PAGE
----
A comparison photo of a conical burr and a flat burr, both inside their respective grinder chambers.
Conical burrs have much more prominent, jutting out 'pre-breaker' teeth, compared to that of flat burrs.
  • Flat burrs need more energy to force the coffee out of itself. Both types of burr require different forces to drive the coffee through the burrs. Burrs can catch coffee beans and force them through with their angled teeth, but this isn't enough.

    The way conical burrs are shaped and oriented, means that they have the advantage of gravity naturally pulling the beans down into the teeth. That is why conical burrs are always vertically aligned, with the exit gap/aperture facing downwards.

    Flat burrs on the other hand, have to push coffee to the sides. This means they have to rely on inertia/centrifugal force created by the rotating burrs to force the beans outwards.

    The same type of force that you feel when on a round merry-go-round or in car that is suddenly turning. To create a strong enough centrifugal force to grind through enough beans in a short amount of time, flat burrs have to spin very fast. Faster than electrical conical burr grinders on average, and far quicker than what a person can do with a hand grinder.

Although centrifugal force is a fictitious force, it is a useful term to describe what is happening inside the grinder.


There's a lot of information online stating that flat burr grinders cause more noise than conical burr grinders. The justification given, always points to the higher RPM required to operate flat burrs but this is a bit misleading. It is true that on average, flat burr grinders will have louder motors, but the noise the machine emits really depends on other factors.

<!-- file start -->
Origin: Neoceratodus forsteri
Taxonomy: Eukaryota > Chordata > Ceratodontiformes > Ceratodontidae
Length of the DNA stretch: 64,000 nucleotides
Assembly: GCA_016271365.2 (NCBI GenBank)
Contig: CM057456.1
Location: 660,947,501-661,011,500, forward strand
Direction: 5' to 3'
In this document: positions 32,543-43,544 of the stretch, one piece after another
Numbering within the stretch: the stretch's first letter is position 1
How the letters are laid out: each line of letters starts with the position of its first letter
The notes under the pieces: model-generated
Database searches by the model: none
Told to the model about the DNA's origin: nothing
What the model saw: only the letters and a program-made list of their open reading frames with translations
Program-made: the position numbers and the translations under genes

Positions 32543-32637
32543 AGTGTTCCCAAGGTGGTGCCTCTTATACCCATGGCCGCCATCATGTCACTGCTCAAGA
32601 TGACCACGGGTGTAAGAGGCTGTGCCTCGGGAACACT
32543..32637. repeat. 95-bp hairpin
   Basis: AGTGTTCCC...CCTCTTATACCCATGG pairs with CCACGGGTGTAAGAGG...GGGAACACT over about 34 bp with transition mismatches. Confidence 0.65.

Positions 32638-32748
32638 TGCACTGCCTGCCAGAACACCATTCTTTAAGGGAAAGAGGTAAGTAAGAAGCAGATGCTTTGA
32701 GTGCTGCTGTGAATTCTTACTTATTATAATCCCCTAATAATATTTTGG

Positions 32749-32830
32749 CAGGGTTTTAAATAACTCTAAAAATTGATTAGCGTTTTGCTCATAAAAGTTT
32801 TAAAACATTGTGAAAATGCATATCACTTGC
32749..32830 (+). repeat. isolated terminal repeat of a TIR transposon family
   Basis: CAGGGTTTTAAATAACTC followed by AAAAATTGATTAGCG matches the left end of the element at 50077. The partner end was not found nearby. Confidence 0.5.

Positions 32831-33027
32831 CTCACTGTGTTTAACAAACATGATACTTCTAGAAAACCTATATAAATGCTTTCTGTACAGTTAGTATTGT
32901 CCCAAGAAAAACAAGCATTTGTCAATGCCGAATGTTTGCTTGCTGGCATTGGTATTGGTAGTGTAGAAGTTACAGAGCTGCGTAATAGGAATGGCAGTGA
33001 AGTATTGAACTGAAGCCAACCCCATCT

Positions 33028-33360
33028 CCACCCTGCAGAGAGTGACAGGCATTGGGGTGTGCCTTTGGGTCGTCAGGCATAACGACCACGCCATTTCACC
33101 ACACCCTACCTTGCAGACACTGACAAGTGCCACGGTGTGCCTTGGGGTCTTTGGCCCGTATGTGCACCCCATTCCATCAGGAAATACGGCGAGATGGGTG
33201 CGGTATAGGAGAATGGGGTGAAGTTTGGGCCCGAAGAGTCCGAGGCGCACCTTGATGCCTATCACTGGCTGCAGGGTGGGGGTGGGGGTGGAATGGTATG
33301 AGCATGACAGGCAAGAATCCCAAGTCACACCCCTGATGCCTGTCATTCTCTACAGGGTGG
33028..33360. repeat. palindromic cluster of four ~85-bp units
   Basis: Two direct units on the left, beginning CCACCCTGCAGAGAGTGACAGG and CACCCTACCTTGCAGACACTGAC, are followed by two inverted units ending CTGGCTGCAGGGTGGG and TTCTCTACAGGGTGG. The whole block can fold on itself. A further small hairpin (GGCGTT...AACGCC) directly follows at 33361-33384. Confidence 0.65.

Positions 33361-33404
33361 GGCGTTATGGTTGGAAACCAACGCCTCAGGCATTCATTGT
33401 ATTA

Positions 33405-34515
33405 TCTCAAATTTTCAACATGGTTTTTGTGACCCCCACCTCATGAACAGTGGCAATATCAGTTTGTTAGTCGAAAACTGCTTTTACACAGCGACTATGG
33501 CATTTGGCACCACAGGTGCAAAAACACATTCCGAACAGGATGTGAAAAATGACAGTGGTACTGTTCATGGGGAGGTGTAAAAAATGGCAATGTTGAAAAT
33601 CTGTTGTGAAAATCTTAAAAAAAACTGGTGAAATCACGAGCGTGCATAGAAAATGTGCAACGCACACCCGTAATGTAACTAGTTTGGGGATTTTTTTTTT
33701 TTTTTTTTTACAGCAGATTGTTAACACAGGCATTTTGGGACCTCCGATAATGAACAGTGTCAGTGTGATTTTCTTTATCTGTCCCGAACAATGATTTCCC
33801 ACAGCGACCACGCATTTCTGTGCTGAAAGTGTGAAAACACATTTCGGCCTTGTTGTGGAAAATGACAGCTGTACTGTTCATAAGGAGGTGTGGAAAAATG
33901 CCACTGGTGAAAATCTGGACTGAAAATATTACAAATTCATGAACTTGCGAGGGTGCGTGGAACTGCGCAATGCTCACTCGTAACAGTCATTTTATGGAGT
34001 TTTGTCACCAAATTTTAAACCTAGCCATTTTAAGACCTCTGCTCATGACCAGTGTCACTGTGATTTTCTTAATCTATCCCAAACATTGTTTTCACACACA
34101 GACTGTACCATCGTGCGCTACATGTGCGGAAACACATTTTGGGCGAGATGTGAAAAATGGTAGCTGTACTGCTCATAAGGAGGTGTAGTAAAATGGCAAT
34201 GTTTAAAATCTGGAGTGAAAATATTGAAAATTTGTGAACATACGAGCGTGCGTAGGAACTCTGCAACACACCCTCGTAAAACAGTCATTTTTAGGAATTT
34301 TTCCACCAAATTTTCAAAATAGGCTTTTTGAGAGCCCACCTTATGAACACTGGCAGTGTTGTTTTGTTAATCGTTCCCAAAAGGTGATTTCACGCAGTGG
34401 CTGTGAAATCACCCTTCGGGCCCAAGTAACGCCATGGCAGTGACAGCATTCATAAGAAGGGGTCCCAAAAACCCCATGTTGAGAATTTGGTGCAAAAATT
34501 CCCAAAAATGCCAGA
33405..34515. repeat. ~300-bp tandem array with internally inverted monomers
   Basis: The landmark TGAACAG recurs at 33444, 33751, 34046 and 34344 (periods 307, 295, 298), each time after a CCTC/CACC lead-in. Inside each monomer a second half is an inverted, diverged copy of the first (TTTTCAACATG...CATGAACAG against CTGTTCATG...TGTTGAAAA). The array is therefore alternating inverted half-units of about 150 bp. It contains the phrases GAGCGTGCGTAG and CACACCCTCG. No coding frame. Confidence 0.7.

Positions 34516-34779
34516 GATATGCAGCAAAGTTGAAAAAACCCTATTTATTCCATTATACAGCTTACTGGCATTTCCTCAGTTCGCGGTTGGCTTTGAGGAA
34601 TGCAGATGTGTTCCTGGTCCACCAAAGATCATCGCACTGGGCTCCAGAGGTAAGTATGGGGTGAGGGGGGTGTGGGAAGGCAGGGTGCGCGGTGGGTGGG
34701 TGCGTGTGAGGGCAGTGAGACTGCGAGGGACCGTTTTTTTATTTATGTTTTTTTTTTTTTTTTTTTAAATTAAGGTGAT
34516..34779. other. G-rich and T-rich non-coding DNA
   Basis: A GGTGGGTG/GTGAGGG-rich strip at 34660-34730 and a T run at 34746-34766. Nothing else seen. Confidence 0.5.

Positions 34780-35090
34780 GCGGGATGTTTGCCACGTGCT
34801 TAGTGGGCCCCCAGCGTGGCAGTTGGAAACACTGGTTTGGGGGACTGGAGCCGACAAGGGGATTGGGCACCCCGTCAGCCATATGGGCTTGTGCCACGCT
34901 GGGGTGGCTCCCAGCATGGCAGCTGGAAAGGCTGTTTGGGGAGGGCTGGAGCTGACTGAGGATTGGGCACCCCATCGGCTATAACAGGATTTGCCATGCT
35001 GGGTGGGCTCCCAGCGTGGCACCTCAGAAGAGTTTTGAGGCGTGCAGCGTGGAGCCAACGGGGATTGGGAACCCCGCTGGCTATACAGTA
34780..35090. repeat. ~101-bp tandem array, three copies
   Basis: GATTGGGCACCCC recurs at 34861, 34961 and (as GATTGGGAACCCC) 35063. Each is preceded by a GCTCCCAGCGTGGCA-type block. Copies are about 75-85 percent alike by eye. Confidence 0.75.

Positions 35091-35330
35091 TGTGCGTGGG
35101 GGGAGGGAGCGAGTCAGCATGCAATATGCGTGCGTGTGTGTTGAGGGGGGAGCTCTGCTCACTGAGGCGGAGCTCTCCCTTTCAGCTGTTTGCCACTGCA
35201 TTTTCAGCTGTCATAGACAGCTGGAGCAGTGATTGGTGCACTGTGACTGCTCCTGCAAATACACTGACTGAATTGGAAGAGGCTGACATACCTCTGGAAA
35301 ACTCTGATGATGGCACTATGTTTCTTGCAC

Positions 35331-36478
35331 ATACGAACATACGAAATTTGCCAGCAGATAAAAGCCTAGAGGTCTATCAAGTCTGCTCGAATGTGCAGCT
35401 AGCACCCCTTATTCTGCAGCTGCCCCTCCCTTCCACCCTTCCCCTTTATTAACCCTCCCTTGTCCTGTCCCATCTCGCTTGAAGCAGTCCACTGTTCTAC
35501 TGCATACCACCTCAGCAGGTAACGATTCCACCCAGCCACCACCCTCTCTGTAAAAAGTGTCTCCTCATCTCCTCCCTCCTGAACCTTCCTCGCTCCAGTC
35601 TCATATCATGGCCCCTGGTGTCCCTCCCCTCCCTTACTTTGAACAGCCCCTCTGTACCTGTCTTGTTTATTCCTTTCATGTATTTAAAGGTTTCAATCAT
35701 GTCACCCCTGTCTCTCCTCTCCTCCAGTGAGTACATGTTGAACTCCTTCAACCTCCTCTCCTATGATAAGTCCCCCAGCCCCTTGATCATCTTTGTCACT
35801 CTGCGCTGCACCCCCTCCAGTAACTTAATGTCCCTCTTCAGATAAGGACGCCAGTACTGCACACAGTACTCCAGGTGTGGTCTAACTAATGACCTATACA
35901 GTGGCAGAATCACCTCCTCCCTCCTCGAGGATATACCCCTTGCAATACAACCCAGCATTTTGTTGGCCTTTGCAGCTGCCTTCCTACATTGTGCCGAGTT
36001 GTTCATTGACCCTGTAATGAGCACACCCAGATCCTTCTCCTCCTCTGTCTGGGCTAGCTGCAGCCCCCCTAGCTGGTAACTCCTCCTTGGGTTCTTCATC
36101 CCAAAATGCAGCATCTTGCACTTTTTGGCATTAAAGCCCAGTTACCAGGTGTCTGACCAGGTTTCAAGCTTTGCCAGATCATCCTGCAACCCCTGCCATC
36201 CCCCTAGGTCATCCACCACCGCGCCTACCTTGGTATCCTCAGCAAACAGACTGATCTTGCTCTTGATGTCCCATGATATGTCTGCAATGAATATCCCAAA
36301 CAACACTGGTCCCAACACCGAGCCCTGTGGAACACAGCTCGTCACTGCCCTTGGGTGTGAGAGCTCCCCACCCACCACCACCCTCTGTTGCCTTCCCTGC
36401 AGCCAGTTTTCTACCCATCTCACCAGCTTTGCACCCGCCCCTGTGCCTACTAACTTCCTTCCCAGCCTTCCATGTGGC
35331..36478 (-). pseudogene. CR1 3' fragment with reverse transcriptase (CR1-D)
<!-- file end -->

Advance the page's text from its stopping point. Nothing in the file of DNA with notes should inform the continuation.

Most coffee grinders are loud, and it doesn't matter if they're conical or flat. The loudness depends on the overall quality of the grinder, and how much the designers and manufacturers have prioritised the sound proofing of the grinder.

If noise level is a deciding factor in your brewing process, many coffee grinder providers define noise emissions in their specifications. But don't let the type of burr affect your decision.


The more coffee is ground by the burrs the more friction it creates. This increases the temperature of the burrs, and even the coffee beans themselves. These temperature surges can have negative side effects on the taste of the final cup.

Flat burrs have to spin faster, which makes them heat up quicker. Their smaller surface area compared to conical burrs means they have more contact with coffee beans too, increasing friction and therefore more heat.

Temperature isn’t a problem if you only make a few coffees at home, but in a busy cafe where you run the grinder all day, excess heat could become an issue.

Coffee ground retention

Due to their shape, flat burrs retain more coffee after grinding than conical burrs, increasing the chance of contaminating a future grind. It's for this reason that in many flat burr grinders the burrs are tilted or even vertically aligned, so that as much coffee can naturally fall out.